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    @Luke Username checks out. :) – void_ptr Mar 26 at 21:39
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Yes, back in the day my family had an IDEK brand color CRT that supported setting the color of monochrome signal. It was not a standard PC monitor for VGA only, as it supported both analog and digital inputs, and went down to 15 kHz as it was used with an Amiga as well.

In the front panel there were three buttons for disabling each component of RGB individually. When the monitor was configured to accept MDA/Hercules signal which is digital monochrome signal, the color is white and you can then select which RGB guns to disable to get e.g. green only picture.

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  • I had an Ancona 80 14" CRT monitor (originally bought with a MSX-1) later also used with a Amiga 500. This was color (composite video and CVBS input) but could also be set to Amber and Green. Same monitor (rebranded) was sold by various other companies (Philips, Commodore itself and Atari). Was actually made by Philips. All variants used the same basic design, with different input connectors and casings. Philips even had a 14" TV based on the same thing. You could buy the TV tuner module as a spare part and plug it in an internal connector on the PCB monitor to upgrade it. – Tonny Mar 26 at 13:00
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I have a Eizo 9050s monitor (similar in features to the one mentioned in This answer), which has a "color switch" in the front, with the settings "green/color/amber". In "green", the signal to the red and blue guns is completely shut off. In the "amber" position, the signal to the blue is shut off, and the one to the green gun is approximately cut in half (without modern stuff like "gamma correction"). This switch is at the output of the color decoder, so it works both with analog and digital signals, and all kinds of supported digital signals.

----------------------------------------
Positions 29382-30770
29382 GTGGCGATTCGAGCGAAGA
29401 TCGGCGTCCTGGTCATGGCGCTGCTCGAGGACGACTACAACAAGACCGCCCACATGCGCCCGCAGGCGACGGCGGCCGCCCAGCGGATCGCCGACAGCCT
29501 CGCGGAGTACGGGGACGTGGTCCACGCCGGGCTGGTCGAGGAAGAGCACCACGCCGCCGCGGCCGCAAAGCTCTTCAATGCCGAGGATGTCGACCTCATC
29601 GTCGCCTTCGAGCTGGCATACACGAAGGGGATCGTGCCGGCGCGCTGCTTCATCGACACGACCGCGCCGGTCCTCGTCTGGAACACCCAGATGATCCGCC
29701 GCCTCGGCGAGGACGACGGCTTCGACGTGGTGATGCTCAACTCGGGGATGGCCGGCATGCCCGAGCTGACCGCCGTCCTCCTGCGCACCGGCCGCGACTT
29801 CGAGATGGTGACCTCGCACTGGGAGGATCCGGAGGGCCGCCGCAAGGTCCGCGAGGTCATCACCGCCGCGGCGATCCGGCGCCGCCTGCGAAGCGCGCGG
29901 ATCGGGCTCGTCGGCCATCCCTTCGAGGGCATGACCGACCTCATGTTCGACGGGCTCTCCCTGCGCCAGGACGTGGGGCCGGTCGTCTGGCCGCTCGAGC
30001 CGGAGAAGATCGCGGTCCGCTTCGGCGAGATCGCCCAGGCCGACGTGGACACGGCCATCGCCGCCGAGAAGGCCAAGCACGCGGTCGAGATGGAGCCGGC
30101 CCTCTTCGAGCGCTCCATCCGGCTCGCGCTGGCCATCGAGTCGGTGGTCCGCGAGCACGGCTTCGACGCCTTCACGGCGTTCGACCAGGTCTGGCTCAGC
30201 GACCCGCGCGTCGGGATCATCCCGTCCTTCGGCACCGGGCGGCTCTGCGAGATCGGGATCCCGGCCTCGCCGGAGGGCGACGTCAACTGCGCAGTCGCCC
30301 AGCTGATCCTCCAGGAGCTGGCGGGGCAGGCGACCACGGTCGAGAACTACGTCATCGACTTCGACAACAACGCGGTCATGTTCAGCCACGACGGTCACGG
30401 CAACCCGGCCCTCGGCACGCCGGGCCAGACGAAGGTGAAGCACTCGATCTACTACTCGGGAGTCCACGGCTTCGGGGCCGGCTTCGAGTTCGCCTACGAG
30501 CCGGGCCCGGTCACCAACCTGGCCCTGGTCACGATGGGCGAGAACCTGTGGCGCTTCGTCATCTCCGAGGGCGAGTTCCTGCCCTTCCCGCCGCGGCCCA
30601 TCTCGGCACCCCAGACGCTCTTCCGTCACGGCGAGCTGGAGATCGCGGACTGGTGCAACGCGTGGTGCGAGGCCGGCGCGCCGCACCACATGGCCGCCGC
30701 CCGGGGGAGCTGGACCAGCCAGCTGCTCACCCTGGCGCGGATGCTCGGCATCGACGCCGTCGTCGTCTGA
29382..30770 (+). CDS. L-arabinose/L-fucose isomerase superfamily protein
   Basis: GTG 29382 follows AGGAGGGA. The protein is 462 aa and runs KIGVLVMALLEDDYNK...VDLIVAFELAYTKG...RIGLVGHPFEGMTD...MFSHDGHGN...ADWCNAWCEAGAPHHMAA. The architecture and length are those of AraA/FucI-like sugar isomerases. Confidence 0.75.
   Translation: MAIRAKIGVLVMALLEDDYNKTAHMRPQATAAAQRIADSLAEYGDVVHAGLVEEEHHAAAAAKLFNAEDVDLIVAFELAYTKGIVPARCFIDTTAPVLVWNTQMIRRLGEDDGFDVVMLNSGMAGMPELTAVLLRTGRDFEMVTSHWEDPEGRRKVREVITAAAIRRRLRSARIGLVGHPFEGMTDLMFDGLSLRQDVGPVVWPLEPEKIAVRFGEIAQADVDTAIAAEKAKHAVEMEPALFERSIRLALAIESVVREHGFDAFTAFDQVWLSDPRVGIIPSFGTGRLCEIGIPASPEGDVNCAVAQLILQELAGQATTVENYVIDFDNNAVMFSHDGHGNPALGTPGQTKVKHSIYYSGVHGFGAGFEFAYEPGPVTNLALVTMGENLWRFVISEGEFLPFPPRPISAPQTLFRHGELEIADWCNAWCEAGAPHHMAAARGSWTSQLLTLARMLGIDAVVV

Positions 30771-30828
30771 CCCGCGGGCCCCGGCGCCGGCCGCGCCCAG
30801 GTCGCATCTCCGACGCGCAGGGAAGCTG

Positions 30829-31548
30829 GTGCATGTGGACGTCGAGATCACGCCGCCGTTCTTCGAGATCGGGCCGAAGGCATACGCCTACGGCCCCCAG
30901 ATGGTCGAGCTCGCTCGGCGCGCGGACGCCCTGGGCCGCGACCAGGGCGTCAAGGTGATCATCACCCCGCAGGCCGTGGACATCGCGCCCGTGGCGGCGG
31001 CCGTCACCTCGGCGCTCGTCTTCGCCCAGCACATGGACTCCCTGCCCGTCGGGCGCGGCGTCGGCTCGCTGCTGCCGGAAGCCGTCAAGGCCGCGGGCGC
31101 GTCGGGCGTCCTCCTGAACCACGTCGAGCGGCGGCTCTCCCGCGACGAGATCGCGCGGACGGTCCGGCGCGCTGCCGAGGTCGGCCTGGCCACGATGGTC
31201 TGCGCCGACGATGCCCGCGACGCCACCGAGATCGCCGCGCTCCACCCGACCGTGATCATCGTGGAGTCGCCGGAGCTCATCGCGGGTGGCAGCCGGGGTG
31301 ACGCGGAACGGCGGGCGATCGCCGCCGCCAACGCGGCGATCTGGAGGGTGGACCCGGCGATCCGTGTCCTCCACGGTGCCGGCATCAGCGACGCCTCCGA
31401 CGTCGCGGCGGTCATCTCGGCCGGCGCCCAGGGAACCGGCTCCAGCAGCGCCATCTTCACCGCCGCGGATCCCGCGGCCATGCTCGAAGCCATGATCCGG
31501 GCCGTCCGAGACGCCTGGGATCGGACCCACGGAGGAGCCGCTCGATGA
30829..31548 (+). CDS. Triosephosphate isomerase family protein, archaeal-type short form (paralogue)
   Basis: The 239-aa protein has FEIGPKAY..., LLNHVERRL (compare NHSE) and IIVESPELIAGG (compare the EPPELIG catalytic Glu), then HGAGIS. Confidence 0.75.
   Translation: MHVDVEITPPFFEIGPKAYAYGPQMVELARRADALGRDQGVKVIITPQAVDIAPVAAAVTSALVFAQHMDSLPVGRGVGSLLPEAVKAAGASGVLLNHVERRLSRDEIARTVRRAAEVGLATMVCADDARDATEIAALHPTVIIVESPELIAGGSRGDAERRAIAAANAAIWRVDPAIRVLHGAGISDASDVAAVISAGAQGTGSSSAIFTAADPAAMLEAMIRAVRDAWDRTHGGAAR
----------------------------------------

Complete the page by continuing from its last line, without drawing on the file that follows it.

I built myself an MDA input cable that wires all of R/G/B to the MDA "video" pin and "I" to the MDA "intensity" pin. This allows me to get a grayscale picture in "full color" mode, a green picture in "green" mode or an amber picture in "amber" mode. I do not like operating that monitor on MDA, though, because its short-persistence phosphor causes awful flicker on the 50Hz MDA signal, and the same is true for the PAL-timed 50Hz signal generated by my Amstrad CPC computer.

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I suppose it wasn’t that long ago when mono LCD panels were available, certainly by the late ‘80s and you could pick your preferred backlight. I don’t remember a monitor that offered that though.

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    They still are. The ones Mouser stocks (for example) are available with amber, blue, green, yellow, white, or RGB (single arbitrary color) backlights. – Alex Hajnal Mar 25 at 5:53
  • Okay as a theoretical answer. If you can find an actual example, I'll give it an upvote. – DrSheldon Mar 25 at 6:03
  • @AlexHajnal: Do any of those actually take a video signal? They look more like alphanumeric displays. – DrSheldon Mar 25 at 6:07
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    @DrSheldon Yes, these are full graphical displays. They were used for radar, IFF, etc. A version with three phosphor layers was also used for early color television (with the CBS system's sequential color frame format; RCA's system with color sent simultaneous with intensity ended up winning and became the NTSC standard). – Alex Hajnal Mar 25 at 6:08
  • @DrSheldon Bugger, wrong context. Yes, the modules I linked to are graphical displays (I have one right in front of me on my desk). They're typically addressed over SPI or a parallel system bus but some also accept an analog video signal. Text-only LCD modules are also available. – Alex Hajnal Mar 25 at 6:31